Grade: D. Fresh off their first postseason appearance since 2001, the M's no doubt hoped to contend once again. However, GM Jerry Dipoto didn't do enough this past winter to address the team's offensive holes, and right now they're below .500.

Grade: F. Coming off a 93-win season and a division title in 2022, the Cardinals were heavily favored to prevail in the NL Central once again. Instead, they find themselves in last place and thus far unable to undo the damage done from their 10-24 start to the season. They're at risk of enduring a losing season for the first time since 2007. 

Grade: A. Some of the shine has come off since the Rays' tremendous start to the season, and that's in part because of a crippling run of pitching injuries. Even so, the Rays stand atop the brutal AL East and for the moment have the best record in MLB.

Grade: A+. While there are some signs of offensive regression going on, the current reality is that the Rangers right now lead their division and boast the best run differential in all of baseball.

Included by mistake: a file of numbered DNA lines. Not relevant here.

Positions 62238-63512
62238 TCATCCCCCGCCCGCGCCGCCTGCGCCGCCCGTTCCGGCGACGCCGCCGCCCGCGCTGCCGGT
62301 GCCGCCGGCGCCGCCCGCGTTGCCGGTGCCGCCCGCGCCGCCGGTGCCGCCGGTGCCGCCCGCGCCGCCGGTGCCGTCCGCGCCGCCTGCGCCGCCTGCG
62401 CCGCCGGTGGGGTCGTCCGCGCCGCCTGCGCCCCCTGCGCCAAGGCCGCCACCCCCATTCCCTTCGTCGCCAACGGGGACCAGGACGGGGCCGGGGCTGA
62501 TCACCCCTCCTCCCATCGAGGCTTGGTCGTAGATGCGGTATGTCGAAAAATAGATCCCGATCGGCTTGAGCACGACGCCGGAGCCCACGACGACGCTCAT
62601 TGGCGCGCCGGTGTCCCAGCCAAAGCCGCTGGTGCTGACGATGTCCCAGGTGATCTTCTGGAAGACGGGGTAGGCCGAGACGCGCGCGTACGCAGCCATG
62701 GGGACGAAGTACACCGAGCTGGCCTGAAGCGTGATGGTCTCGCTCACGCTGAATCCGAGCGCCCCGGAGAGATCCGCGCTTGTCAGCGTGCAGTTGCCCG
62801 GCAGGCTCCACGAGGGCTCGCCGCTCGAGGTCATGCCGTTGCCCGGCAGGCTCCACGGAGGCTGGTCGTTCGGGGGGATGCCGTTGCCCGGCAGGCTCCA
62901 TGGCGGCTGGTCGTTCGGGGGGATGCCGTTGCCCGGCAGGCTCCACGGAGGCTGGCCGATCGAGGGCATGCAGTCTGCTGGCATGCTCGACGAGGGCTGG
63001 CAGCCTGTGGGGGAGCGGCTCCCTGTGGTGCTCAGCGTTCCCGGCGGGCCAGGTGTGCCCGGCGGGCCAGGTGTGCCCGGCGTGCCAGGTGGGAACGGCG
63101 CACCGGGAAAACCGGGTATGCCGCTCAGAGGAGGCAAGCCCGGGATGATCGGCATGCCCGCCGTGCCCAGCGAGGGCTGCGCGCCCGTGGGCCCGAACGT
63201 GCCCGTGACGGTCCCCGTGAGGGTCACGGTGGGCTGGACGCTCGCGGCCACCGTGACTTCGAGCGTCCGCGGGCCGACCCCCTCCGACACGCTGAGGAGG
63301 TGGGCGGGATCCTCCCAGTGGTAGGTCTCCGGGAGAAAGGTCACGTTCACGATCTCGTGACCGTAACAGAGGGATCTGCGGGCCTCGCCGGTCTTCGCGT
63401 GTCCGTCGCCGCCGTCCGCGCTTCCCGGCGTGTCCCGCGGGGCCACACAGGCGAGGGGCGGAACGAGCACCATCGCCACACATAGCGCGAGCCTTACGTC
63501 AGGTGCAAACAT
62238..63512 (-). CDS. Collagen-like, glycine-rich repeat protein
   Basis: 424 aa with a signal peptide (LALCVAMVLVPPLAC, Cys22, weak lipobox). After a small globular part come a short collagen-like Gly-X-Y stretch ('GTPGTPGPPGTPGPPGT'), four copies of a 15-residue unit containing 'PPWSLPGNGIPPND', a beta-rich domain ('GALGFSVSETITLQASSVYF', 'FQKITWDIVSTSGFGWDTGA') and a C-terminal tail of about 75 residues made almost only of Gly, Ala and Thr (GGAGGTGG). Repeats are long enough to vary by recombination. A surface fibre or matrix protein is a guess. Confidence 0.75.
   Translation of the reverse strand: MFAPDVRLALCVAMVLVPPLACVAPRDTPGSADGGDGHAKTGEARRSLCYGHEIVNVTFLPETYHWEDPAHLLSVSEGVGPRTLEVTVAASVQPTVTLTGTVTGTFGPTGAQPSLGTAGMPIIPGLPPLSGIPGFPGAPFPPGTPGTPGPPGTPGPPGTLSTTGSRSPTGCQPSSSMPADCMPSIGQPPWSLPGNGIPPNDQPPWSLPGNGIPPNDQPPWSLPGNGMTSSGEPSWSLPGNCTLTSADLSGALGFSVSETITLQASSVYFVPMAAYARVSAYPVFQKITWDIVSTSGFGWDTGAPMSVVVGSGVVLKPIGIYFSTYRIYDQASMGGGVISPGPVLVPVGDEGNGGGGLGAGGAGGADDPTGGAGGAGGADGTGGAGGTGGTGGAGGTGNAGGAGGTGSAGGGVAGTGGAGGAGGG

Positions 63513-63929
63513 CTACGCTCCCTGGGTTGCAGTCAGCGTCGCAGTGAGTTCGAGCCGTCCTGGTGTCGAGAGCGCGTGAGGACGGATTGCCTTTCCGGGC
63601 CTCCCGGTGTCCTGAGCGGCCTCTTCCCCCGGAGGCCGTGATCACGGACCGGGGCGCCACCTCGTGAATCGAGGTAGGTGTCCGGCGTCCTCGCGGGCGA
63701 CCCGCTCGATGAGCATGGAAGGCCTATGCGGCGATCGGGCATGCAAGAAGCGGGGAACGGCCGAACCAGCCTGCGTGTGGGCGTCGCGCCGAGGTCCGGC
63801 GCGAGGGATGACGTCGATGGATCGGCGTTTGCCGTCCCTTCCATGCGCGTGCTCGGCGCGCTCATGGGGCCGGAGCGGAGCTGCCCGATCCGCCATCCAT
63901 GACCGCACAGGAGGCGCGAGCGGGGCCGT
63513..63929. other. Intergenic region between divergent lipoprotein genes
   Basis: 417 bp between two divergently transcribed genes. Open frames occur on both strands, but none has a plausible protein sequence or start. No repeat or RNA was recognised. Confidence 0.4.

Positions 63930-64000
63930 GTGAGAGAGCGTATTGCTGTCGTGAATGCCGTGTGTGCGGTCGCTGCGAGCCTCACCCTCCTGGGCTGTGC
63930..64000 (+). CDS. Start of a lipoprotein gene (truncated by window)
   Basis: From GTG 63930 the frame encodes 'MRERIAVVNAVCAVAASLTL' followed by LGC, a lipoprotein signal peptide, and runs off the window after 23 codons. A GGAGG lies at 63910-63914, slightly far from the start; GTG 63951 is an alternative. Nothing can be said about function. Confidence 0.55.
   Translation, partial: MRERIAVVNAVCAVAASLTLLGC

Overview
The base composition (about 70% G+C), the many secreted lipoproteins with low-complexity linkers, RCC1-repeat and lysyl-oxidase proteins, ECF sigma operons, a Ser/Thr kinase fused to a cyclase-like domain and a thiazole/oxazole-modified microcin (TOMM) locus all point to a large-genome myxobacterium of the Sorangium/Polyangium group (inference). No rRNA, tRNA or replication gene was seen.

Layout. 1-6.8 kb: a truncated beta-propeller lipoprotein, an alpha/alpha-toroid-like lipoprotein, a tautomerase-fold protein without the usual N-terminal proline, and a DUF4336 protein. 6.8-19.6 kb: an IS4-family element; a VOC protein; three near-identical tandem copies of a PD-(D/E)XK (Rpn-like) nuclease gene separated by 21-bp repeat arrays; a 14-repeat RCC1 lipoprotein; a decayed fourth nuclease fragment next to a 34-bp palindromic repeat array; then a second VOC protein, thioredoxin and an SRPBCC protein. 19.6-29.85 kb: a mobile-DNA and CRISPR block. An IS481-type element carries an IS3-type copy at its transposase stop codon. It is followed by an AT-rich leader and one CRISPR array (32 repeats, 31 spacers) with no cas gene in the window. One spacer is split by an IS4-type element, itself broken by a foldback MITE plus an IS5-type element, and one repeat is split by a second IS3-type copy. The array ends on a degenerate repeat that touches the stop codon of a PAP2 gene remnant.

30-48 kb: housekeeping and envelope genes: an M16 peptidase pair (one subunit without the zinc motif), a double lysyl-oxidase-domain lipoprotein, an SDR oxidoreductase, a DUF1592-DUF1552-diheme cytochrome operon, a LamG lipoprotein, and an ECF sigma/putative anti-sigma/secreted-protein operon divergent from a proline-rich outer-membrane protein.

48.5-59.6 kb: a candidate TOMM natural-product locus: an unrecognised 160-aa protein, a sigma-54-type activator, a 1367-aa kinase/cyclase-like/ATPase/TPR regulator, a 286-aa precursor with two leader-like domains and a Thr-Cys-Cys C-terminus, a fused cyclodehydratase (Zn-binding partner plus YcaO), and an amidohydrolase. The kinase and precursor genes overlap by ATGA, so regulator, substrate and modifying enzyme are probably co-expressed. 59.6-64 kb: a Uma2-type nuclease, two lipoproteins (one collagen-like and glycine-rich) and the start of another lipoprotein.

Grade: B-. The Jays in playoff position at this writing in the competitive AL wild-card derby, but more was expected of them this season. Alek Manoah's disastrous 2023 thus far has played a leading role in those relative struggles. There's still a great deal of roster talent in place, so the Jays figure to be playoff threats all year.

Grade: C. There's not a great deal to say here. As a consequence of their teardown, the Nationals were expected to be a bad team, and indeed they are a bad team. Call it a minor source of uplift that the Nats are not presently the worst team in the National League.